Patti Sue Kirkey makes decent money with periodic raises, as a project manager for a mortgage company.
But her salary no longer provides the means necessary to keep living in Fort Worth's historic Fairmount neighborhood. Unable to find a home for under $200,000 in Fairmount, Kirkey has instead moved to east Fort Worth's Meadowbrook area, where a few weeks ago she bought a 1953 mid-century modern house for $167,000.
Kirkey's experience illustrates an unfortunate reality in North Texas. By and large, wages are not increasing fast enough for residents to keep pace with the cost of housing. Kirkey loves her new house and east Fort Worth neighborhood. But her experience in Fairmount, one of the city's oldest neighborhoods just southwest of downtown, didn't end well.
She had hoped to buy the home she rented for two years. But during that time her landlord, who was apparently eager to capitalize on fast-rising home prices in much of Fort Worth, raised the asking price beyond Kirkey's budget.
"The last house I was in for two years, I wanted to buy it, but the price went up $75,000 for no reason," Kirkey said. "There were no improvements. I would have thought there would be negotiations, but in her mind she was thinking, 'Housing prices are going up, it's a sellers market and everyone is moving here, so I'm going to get $205,000.' It's just the demand. You just don't find family-size homes for under $200,000 anymore."
Since 2011, wages in the Dallas-Fort Worth-Arlington area have increased about 9 percent, according to data from the Bureau of Labor Statistics. (The numbers are in a 2017 report, but are based on information gathered in 2016.)
Some occupations have risen in pay more than others. A middle school teacher who earned $55,090 in 2011 now earns $58,260 on average (a 5.8 percent increase), according to the data. A registered nurse who earned $63,790 now makes $72,360 (up 13.4 percent).
But during that same period, the cost of buying a home in the Metroplex has skyrocketed 66 percent. The median cost of a home in the Dallas-Fort Worth-Arlington area is now $249,000, up from $148,900 in 2011, according to the National Association of Realtors. The skyrocketing cost has led some North Texans to question whether buying a home is still a good investment.
In far north Fort Worth, DR Horton is building several hundred homes west of Interstate 35W and north of Heritage Trace Parkway, and houses with 1,869 square feet start at $259,900. Homes with 2,926 square feet start at $308,990.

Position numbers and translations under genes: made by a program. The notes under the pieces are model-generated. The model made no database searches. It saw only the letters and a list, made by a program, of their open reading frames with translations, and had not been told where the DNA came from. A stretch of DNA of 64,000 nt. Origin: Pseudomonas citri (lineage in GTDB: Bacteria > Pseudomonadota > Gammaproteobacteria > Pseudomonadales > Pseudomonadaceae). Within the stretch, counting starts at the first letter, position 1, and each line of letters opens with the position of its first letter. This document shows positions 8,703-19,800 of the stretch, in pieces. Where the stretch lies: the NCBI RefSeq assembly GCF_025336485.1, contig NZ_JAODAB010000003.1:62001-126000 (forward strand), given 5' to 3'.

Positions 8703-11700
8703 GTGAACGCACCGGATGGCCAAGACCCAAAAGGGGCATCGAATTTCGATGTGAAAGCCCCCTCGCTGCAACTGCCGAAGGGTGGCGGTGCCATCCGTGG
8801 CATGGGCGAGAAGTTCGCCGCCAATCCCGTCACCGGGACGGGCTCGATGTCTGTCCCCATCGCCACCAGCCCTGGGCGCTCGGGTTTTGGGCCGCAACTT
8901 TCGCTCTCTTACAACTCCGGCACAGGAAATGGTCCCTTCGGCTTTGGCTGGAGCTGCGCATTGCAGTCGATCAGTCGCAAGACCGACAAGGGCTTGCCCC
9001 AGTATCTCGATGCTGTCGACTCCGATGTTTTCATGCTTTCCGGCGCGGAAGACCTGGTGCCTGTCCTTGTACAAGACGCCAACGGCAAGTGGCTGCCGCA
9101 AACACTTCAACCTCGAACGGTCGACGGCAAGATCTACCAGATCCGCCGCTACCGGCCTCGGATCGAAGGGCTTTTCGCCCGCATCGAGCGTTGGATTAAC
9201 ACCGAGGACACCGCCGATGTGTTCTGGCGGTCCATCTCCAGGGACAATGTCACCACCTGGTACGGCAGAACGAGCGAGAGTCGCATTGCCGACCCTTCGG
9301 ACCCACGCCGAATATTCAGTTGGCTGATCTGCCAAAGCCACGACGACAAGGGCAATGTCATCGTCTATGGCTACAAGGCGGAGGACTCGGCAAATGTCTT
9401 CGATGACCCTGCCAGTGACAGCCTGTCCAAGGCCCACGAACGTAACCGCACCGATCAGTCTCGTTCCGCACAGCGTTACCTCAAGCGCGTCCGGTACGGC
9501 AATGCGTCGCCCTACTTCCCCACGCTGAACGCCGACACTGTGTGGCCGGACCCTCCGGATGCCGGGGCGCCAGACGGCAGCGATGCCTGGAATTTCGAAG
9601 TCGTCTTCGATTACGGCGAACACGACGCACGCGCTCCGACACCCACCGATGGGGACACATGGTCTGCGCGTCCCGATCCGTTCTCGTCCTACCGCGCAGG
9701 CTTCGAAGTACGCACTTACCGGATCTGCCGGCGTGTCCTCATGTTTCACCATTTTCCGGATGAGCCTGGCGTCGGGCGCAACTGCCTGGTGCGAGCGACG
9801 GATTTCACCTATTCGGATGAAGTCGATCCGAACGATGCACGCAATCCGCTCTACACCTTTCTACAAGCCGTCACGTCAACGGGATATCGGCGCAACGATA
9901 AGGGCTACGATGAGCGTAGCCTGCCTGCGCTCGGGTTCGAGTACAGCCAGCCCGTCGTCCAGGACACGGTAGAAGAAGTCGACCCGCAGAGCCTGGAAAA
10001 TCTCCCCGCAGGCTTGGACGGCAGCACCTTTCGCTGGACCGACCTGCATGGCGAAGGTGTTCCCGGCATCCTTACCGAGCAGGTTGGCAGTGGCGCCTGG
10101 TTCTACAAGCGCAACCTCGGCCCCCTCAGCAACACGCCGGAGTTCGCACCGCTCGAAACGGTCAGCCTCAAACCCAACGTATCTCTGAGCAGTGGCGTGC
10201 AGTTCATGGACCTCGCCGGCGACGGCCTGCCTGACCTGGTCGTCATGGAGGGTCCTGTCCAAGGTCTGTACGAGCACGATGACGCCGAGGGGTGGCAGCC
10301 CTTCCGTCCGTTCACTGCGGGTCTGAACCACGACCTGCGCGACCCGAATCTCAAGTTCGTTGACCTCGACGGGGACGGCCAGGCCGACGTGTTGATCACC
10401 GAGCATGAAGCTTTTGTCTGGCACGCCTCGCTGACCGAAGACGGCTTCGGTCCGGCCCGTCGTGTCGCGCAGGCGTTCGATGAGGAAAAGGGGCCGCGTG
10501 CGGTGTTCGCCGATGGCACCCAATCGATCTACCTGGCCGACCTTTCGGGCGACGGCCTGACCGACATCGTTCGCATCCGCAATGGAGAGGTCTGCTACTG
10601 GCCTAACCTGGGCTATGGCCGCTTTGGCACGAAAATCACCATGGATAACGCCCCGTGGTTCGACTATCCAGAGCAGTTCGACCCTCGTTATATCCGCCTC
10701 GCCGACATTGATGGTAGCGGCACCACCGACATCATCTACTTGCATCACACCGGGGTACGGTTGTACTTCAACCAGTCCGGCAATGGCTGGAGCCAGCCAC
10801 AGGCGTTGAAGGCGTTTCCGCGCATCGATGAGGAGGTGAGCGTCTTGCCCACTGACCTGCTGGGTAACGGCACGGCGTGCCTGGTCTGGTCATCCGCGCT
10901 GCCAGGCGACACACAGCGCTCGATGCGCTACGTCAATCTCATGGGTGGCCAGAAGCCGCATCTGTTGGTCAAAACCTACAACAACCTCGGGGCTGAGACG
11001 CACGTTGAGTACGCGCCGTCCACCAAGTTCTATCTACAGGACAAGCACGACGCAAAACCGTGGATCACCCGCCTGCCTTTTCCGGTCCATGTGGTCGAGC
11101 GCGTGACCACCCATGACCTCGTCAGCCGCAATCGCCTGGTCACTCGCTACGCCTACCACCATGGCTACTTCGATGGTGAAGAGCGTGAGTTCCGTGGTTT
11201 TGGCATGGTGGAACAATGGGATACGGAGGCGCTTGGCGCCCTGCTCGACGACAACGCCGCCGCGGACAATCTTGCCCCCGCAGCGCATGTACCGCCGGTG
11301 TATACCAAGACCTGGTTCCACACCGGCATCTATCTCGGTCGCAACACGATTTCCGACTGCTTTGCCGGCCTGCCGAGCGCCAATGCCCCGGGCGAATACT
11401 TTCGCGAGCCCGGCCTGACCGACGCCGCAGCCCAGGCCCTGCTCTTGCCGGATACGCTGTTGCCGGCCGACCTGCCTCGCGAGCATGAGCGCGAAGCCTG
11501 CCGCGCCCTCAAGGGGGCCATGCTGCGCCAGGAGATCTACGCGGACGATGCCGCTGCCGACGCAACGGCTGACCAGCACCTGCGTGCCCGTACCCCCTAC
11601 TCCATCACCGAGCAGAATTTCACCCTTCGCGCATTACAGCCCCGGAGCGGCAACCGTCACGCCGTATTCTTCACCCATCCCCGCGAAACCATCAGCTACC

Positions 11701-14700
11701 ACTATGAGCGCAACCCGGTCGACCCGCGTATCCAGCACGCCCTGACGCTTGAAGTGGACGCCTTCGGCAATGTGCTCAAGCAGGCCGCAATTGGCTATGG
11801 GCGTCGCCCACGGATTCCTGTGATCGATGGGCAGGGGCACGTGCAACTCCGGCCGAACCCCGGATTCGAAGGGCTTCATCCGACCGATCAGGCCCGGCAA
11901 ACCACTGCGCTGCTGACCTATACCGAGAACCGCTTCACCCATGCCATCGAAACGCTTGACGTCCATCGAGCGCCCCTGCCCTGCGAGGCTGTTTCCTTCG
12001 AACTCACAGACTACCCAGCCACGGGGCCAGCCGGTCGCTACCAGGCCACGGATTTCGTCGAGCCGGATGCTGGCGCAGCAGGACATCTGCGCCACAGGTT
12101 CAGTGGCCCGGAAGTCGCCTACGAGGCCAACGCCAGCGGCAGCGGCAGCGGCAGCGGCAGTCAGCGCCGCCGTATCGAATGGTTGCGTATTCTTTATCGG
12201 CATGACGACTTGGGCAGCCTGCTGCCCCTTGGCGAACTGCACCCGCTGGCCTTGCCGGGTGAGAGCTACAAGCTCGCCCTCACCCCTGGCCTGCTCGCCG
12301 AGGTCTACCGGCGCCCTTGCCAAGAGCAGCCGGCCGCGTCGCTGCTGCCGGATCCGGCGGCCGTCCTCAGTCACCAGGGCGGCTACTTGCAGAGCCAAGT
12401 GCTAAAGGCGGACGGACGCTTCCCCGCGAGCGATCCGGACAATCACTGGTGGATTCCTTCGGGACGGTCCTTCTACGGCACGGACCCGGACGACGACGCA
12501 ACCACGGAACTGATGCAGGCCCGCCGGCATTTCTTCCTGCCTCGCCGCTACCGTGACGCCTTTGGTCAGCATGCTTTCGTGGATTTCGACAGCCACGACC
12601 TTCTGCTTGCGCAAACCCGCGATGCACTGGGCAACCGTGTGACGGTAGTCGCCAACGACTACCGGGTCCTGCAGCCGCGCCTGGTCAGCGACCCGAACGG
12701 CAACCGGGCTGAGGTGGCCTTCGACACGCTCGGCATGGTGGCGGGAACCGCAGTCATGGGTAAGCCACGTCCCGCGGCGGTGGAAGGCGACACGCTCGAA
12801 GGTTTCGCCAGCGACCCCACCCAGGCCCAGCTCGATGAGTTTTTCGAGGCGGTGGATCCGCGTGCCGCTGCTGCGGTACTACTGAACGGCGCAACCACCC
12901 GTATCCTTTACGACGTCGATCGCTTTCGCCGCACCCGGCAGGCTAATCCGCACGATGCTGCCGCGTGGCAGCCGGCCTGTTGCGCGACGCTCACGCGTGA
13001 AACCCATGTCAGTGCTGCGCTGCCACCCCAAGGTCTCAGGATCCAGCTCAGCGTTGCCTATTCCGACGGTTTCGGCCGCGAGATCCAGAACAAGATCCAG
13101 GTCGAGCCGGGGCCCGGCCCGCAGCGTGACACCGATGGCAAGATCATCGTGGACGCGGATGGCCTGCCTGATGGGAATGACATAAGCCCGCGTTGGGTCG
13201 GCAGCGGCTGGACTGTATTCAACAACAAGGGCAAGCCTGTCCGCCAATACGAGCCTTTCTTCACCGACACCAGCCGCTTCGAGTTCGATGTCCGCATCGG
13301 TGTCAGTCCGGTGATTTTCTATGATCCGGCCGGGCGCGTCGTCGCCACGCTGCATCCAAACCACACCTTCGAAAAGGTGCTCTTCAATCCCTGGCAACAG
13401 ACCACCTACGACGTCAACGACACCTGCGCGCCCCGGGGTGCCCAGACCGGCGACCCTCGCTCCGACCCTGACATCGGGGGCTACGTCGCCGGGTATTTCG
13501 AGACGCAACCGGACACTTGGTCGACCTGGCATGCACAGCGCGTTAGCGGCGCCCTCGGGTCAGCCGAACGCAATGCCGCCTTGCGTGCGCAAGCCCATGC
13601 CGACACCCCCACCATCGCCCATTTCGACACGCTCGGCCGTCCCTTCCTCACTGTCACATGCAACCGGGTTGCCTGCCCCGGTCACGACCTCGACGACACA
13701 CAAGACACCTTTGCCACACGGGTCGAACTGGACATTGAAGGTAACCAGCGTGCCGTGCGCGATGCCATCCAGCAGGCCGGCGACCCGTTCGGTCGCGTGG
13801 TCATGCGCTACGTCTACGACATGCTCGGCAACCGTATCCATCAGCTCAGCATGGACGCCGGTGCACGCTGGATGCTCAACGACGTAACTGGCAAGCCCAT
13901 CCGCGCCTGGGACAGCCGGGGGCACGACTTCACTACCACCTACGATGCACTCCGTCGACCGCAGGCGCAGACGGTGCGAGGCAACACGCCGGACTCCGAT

In many instances, renting is no bargain either. The median cost of a two-bedroom apartment in Fort Worth is now $1,140 a month, compared to $970 less than four years ago.
But not everyone is intimidated by the higher home prices.
Thao Truong and her mother, Le Nguyen, recently visited the DR Horton homes, which are in a neighborhood known as Tehama Bluffs. Truong said her family is interested in selling their six-bedroom home In North Richland Hills' Iron Horse area and downsizing to a smaller home with more modern amenities.
Truong said one of her neighbors bought a home for $215,000 about four years ago and recently sold it for more than $300,000, and her family wishes to make a similar sale and use the proceeds for a smaller, higher-quality home.
"The prices are going to keep going up, so my advice is to buy now. Buy while you can," she said.
Although the rising cost of homes has caught many North Texans off guard, the situation is probably temporary, said Lawrence Yun, chief economist for the National Association of Realtors.
Economists have been puzzled that the current economic expansion hasn't led to higher wages. Wages in Dallas-Fort Worth increased a relatively modest 2.4 percent in the fourth quarter of last year, for example.
But they generally believe that higher wages are around the corner, as employers struggle to fill jobs in an era with historically low unemployment.
Also, the North Texas region has a shortage of homes to meet its explosive job growth. But builders are moving quickly to build new homes to meet that demand.
"I don't anticipate such a misalignment trend can continue for the next five years. It's just not possible," Yun said. "There needs to be ... a situation of home prices tamping to let wages have a chance to catch up."
The challenge is exacerbated by a large number of out-of-state residents relocating to North Texas from places such as California, Colorado and Illinois, where they are used to paying a larger share of their take-home pay for housing and don't mind the prices of homes in North Texas.
In the meantime, Yun said, "For residents of Fort Worth who have been living there a long time, they are scraping together enough money for a down payment on a home, but they can't compete."